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A German Army Waits in Normandy
The German Army in France, 1944
354 pages; 28 chapters, 1 special report, and 7 appendixes
In 1942, a British agent stole the plans of the Atlantic Wall, which described
the technical details of the German fortifications along the French Coast.
He stole a map that was 10 feet long and more than 2 feet wide, which arrived
in London on June 21, 1942; two years before the invasion of Normandy.
In the meantime, a German Army waits in Normandy.
The huge map read by British Intelligence included the technical
specifications of the principal fortifications, which were clearly marked, as well
as the range and firing angles of every artillery battery. In addition, the map
included the positions of German ammunition and supply dumps, telephone
communication systems, and command posts.
“The zbV 752nd Infantry Regiment (`zbV' translates roughly as "for special employment") was a redundant headquarters
staff that was pressed into service to control a hodgepodge of coastal defense units in France. In early April 1944, it
controlled the 281st Ost and the 629th Ost battalions. But by 6 June 1944, however, it controlled the 636th Ost and the
797th Ost battalions, as well as several security units in the city of Granville and the three battalions of the German 30th
By any estimation, the zbV 752 Regiment was an ordinary, unimportant unit. It does, however, illustrate an important idea:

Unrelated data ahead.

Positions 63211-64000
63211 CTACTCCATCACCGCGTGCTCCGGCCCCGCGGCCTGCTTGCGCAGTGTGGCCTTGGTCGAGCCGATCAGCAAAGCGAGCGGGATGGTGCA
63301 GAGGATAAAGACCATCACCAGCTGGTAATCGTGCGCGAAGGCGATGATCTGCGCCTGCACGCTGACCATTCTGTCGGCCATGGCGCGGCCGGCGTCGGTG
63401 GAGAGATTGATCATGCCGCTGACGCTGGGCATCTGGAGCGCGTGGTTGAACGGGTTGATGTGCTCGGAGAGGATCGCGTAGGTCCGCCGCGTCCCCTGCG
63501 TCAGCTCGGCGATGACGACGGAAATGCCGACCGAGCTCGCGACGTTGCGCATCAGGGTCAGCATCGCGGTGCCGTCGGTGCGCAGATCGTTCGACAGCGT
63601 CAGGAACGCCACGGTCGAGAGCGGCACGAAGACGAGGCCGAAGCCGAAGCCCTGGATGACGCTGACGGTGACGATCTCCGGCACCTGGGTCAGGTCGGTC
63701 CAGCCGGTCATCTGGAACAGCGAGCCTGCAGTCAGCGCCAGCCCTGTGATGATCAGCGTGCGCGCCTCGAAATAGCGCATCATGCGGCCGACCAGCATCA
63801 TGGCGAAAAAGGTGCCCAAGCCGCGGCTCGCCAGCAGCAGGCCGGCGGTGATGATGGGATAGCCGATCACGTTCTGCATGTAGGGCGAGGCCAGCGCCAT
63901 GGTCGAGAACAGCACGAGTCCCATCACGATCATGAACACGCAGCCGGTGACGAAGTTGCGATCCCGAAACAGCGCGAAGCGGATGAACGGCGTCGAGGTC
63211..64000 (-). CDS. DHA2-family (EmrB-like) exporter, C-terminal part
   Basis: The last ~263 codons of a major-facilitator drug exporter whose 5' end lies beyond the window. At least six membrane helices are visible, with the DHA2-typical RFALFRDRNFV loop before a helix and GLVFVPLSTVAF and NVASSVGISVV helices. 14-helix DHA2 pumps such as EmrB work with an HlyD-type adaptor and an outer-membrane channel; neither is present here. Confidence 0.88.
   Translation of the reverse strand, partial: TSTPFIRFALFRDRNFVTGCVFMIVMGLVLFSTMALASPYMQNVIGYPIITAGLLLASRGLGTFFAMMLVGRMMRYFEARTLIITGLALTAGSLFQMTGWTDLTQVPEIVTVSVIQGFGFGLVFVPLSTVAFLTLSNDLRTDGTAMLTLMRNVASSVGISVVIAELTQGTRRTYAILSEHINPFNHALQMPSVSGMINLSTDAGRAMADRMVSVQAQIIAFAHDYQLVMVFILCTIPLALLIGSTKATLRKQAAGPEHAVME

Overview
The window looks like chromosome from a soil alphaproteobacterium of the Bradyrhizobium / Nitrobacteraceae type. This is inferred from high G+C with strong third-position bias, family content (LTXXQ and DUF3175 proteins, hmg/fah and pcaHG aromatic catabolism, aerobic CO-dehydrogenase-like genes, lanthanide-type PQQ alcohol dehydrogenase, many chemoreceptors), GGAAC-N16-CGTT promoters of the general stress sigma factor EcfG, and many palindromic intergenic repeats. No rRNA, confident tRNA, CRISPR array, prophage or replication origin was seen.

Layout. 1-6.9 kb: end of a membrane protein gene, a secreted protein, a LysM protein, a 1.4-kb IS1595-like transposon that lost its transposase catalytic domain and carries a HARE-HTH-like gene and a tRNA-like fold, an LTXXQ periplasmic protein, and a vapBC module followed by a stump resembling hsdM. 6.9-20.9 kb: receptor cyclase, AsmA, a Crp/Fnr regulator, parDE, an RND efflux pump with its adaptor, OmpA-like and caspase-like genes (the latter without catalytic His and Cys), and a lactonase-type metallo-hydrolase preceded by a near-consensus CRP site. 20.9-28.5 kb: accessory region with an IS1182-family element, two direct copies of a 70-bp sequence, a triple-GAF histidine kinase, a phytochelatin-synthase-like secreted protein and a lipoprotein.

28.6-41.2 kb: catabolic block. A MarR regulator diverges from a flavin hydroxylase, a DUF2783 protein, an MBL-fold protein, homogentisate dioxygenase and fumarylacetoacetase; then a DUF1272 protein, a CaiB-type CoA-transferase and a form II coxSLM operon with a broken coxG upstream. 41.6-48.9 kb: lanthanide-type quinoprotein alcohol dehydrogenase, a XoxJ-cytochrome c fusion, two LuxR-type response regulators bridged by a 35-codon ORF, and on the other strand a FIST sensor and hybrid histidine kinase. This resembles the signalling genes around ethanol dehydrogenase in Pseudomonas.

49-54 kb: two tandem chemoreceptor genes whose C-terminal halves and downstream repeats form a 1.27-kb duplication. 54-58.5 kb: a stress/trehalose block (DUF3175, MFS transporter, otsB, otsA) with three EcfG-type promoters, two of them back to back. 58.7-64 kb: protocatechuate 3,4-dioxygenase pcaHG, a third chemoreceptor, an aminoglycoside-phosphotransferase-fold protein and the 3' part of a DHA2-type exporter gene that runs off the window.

By employing the redundant headquarters to control a motley collection of Russian P.O.W.'s, the Germans saved
themselves an entire coastal division. Along the stretch of coastline between the German 243rd Infantry Division on the
Cotentin Peninsula and the German 77th Infantry Division on the Brittany Peninsula stood only the zbV 752 Regiment to
cover a distance of over eighty kilometers of coastline along the Cotentin Peninsula in France from April through June
History, of course, proved the wisdom of this expediency. The 752nd Infantry Regiment for Special Employment was made
up entirely of Soviet volunteers.”
Excerpt from A German Army Waits in Normandy
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Later, British Intelligence discovered that Organization Todt (which means death in German), which drew up the plans and
carried out the construction of the Atlantic Wall, did not report the theft of their plans to the Gestapo or any German
headquarters. Continuous Allied aerial photography subsequently revealed that the German Atlantic Wall plans marked with
thick red letters, Streng Geheim (top secret), was built along the French Atlantic Coast as planned. In the meantime, a
German Army waits in Normandy.
The German Army that waited in Normandy had a heart, a sole, muscle, and sinew. It was a great, throbbing beast of war. Its
tens of thousands of guns and tanks, and mines and obstacles, were manned by over a million German troops and foreign
volunteers from all over Europe, who were determined to throw back the allied invasion of Western Europe.
It is 1944, hundreds of allied combat units prepare for D-Day and a German Army waits in Normandy. The German
Army in France in 1944 was a heterogeneous force of fourth class and first class combat units manned by Germans and
foreign volunteers of every stripe. A German Army Waits in Normandy is a unique e-book; it tells the story of selected units
of the German Army, as described by officers in those units, who defended the Atlantic Wall of Fortress Europe against
the marauding allies. The organization and preparation, of the German Army in France in 1944, is described by the men
who fought there. A German Army Waits in Normandy: The German Army in France in 1944 is an amazing e-book and an